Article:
It’s amazing how little information your eyes need to convert raw information into something useful. A flash of colour, a blurry shape… and your eye can detect context to give shape to an object. Pretty cool stuff.

That’s basically the idea behind rasterized images (which is how we look at ALL pictures on computers and printed out from them), but you can take it one step further and make it into art. Like in pointillism, these dots can be used to trick your eye in a much more overt manner… so you can see that you’re being tricked.

That’s what makes the Rasterbator such a cool (FREE) tool. Basically, you upload a photo like this…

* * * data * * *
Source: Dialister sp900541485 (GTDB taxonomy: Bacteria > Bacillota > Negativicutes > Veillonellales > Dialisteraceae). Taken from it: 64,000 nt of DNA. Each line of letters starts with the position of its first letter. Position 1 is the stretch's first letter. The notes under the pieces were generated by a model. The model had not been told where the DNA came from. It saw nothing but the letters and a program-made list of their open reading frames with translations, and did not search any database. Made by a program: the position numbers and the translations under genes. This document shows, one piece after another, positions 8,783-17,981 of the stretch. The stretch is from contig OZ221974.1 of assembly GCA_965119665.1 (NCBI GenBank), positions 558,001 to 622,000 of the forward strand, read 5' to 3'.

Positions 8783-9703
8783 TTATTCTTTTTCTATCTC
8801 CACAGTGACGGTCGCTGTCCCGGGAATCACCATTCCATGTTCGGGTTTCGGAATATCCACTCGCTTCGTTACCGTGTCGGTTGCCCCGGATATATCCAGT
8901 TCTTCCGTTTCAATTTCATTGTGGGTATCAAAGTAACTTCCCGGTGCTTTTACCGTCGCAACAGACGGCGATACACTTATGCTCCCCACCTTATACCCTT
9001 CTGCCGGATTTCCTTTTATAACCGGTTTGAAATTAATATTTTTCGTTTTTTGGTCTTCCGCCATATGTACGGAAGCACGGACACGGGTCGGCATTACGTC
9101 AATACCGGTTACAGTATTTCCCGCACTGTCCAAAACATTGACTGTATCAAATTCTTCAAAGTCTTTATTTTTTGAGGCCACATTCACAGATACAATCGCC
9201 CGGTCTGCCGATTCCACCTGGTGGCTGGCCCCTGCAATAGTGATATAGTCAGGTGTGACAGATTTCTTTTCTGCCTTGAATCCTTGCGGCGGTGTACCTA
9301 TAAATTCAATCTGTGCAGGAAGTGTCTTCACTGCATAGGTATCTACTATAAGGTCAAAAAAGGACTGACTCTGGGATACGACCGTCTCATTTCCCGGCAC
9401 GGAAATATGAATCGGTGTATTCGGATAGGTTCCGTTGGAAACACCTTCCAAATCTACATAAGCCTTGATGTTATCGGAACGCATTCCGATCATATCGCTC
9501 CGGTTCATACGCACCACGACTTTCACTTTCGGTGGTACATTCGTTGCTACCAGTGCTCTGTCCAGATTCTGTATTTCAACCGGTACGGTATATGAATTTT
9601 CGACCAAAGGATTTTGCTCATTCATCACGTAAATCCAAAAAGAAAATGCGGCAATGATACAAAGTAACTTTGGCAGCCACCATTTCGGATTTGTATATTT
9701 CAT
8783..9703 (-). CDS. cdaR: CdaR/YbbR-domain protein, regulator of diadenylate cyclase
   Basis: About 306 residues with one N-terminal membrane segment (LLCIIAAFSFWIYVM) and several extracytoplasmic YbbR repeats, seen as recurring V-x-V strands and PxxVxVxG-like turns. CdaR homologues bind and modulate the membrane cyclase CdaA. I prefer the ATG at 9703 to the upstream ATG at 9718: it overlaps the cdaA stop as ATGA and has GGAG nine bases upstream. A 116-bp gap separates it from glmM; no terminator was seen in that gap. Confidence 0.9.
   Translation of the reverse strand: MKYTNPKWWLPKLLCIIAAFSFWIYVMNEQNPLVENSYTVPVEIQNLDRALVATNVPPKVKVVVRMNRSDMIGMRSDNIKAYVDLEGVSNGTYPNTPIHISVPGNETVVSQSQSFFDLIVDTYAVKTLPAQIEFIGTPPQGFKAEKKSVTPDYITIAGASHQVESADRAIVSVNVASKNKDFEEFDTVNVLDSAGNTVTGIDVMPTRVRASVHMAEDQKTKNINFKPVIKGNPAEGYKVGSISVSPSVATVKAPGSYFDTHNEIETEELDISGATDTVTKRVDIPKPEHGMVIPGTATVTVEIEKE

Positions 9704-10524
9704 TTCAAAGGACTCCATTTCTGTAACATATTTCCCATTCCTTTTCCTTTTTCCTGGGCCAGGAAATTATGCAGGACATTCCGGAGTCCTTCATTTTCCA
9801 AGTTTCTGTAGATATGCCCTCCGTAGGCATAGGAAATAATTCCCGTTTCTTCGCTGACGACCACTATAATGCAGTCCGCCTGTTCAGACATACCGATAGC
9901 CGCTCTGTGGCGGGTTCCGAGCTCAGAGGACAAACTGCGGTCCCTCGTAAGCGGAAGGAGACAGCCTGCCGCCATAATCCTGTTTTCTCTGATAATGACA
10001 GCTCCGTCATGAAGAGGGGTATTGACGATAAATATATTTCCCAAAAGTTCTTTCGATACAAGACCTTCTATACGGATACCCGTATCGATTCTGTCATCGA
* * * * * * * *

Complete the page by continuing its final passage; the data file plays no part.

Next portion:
… crop it, choose the number of pages you’d like it print on (the more you use, the bigger the image… and the more work you have cutting) and Rasterbator automatically creates a PDF document of your image on multiple pages for print… all in spaced-out dots.

That image is 5×3 letter sheets printed, and is presently gracing the living room wall above my piano. The further back you stand, the less ‘dotty’ it looks.

Cutting out all the page trim is A LOT of work, and taping the sheets so they line up ‘just so’ is no picnic either, but the end product really comes together. When you start with your original PDF (here’s mine), you don’t believe that it’ll be a recognizable image, but once it’s together, you’re in disbelief. Give it a try!

In case you’re wondering how I find this stuff, I was checking Andrew‘s links and came across Apartment Therapy which had written a post on it. Voila!

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